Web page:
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A Step Too Far…

March 29, 2011

Every time an advert latest Ministry of Sound compilation comes on the telly, I marvel at what tenuous new avenue of dance music they’ve decided to homogenise, usually making some flippant comment and wondering what they’ll come up with next.

Well, what they came up with this time signals for me the tipping point between my casual amusement at the erosion of a once respectable clubbing brand, and slack-jawed amazement at the depths Ministry will degrade itself in the search of profits. The new compilation CD in question is entitled Guilty Pleasures, and it’s inclusion within the ad breaks for Glee give you a good indication of the style of music contained within.

It didn’t always used to be this way, and as with all these stories of decline, there are righteous and respectable beginnings for MoS. Inspired by the early house mecca of the Paradise Garage, Justin Berkman, James Palumbo and Humphrey Waterhouse built their homage in a disused bus depot round the back of Elephant & Castle in London; opening in September 1991. “My concept for Ministry was purely this: 100% sound system first, lights second, design third (in that order); the reverse of everyone else’s idea,” Berkman is quoted as saying in  Bill Brewster & Frank Broughton’s ‘The Manual: The who, the where, the why of clubland’. The music policy has always been rooted in the style of early U.S. house, with early guests such as Larry Levan and David Morales gradually making way for the likes of Roger Sanchez, Pete Tong and Boy George. The latter two mixed ‘The Annual’, a compilation CD which gave birth to the record label in 1995. Check out this timeline they’ve put together for the 20th birthday celebrations and if you get a chance, go along to the club during the day and see their 20:20 exhibition until April 1.

I am proud to say I own a copy of the first Annual, bought as a logical progression of my merciful move from happy hardcore to house music during as an early teen, guided by Tongie’s Essential Selection programme on Radio 1. I continued to buy Ministry comps over the next few years, as they branched out with annual ‘Clubbers Guide’ and ‘Sessions’ collections. Ministry was at forefront of the house and trance-led superclub boom of the late nineties, branching out into its own magazine, radio station, and of course ruling London, Ibiza and increasingly the world with spectacular club nights.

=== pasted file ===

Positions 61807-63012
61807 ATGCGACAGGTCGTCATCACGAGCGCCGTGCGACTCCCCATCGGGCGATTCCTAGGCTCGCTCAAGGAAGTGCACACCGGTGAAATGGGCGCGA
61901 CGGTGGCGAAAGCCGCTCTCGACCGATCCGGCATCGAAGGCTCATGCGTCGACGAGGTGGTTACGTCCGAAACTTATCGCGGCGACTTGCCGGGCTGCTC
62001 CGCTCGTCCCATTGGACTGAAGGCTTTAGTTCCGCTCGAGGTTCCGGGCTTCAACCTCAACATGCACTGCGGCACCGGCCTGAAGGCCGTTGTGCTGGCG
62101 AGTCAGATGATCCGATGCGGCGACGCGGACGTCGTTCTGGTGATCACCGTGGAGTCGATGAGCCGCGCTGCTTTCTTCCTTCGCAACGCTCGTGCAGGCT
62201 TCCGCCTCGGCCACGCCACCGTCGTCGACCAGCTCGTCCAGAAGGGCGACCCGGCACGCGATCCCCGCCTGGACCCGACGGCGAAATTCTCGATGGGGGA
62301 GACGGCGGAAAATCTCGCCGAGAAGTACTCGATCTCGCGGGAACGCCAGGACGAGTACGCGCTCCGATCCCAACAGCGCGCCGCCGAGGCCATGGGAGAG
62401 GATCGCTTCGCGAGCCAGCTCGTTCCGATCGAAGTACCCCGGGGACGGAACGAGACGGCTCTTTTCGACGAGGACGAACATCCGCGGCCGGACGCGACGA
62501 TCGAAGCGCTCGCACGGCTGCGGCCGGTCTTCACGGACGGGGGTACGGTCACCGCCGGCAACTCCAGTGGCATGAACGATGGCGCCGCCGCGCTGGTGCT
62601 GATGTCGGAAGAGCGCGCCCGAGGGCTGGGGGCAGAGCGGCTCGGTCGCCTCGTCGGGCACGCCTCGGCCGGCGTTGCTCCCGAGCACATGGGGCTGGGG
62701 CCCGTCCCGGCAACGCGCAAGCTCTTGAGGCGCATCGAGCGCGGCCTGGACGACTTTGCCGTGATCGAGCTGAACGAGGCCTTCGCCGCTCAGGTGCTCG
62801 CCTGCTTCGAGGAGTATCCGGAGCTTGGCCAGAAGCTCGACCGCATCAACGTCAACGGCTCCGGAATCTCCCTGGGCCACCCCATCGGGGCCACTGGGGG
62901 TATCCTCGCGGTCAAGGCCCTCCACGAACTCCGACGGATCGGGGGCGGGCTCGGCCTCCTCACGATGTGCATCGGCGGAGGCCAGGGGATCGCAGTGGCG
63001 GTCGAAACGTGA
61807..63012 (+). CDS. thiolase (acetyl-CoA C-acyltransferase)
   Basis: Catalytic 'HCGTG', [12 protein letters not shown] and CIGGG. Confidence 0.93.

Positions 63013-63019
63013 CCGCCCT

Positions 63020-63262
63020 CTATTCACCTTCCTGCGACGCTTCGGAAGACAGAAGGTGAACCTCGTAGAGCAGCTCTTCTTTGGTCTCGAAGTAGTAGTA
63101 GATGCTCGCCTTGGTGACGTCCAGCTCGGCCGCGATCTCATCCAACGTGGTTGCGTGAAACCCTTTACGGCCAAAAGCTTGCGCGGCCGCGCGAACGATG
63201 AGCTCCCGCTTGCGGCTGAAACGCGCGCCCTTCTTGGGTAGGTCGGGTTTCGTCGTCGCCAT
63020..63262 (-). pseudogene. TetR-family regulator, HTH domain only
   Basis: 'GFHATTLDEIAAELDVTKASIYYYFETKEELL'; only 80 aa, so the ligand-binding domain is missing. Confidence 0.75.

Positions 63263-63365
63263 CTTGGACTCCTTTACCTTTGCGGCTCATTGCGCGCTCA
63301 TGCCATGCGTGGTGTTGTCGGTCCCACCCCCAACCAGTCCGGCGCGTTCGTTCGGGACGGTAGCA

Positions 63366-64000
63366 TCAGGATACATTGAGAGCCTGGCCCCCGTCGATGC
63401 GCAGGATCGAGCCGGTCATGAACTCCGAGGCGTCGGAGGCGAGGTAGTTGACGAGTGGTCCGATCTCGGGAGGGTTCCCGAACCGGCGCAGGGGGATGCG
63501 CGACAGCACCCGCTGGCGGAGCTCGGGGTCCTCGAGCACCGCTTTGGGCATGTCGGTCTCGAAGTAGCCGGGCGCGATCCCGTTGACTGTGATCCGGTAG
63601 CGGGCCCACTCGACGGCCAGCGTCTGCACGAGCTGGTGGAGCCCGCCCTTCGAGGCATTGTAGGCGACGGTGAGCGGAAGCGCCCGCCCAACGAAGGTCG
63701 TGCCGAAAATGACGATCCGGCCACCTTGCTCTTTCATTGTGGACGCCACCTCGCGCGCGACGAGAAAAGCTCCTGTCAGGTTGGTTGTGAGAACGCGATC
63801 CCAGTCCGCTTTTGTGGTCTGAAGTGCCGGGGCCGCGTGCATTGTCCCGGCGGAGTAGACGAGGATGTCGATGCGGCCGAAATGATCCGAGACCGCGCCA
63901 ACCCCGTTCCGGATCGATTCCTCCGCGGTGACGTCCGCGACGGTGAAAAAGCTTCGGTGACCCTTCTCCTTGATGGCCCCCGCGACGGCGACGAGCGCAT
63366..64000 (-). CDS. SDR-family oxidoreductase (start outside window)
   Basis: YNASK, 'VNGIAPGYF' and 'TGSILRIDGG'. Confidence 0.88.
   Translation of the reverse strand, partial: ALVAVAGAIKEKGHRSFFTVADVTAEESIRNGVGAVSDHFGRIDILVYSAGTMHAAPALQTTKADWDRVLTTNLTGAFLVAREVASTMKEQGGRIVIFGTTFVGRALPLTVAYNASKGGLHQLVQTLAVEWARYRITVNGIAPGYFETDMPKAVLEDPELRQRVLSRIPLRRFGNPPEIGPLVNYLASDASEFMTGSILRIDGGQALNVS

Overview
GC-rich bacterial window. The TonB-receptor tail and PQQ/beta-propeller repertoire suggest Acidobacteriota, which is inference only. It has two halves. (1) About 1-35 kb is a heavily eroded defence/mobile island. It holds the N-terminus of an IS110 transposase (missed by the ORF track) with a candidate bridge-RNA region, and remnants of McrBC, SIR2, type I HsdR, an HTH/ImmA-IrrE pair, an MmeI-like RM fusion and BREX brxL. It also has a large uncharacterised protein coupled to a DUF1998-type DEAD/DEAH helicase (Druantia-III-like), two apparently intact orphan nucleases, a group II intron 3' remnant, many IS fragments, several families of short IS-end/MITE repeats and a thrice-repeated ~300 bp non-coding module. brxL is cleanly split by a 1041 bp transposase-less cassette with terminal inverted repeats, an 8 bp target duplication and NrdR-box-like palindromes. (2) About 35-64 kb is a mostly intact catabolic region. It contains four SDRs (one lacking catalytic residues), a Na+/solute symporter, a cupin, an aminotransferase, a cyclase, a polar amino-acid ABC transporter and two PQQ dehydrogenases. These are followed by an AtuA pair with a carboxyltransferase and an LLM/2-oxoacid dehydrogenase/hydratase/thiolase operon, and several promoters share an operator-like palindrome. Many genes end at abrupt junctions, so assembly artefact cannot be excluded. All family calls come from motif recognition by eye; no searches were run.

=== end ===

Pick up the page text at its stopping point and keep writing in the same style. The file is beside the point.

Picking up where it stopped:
My first Ministry CD

But as the bubble burst in the hangover of the new century, Ministry continued its quest for world domination, gradually losing sight of the what it initially stood for, and in the process losing touch with legions of fans like me. In the last decade the brand has been licensed for mobile phones, CD/DVD players, in-car entertainment systems, camping gear, clothing ranges, luggage, vodka and even a fragrance. It bought the Hed Kandi (oddly from Guardian Media Group) and Hard2Beat (now Dance Nation) record labels, further diluting the deep house core and instead releasing compilations ranging from fitness themed ‘Running Trax’ and ‘Pump It Up Body Burn’ to disparate genres like ‘Chilled Acoustic’, ’80s Groove’ and ‘The Sound of Dubstep’.

The nightclub is undoubtedly a London institution, and I happily signed the petition to save it from property developers last year, as I’ve had some great nights in there. The crowd can vary from chavvy to pretentious in-line with the music policy, but the sound system is still amongst the best in the capital and between resident DJs like The Cosmonauts and guest nights from We Love, M-nus and SOS, there’s enough life in the old dog to make it worth the trip to my least favourite part of London.

With the demise of Renaissance and close call for Fabric last year I can completely understand the need to aim for profits – especially given its laudable position as an independent – but sadly Ministry’s credibility has taken such a battering that it’s not really worth investing in mix series’ focussed on more underground dance music; as the limited success of its ‘Undergound’ series demonstrates. It just seems a shame that the label has to degrade itself to the extent of releasing a compilation of guilty pleasures – ie. songs you know are crap – aimed squarely at middle-aged women and idiots. I will genuinely not be surprised if this year sees a Ministry christmas album.

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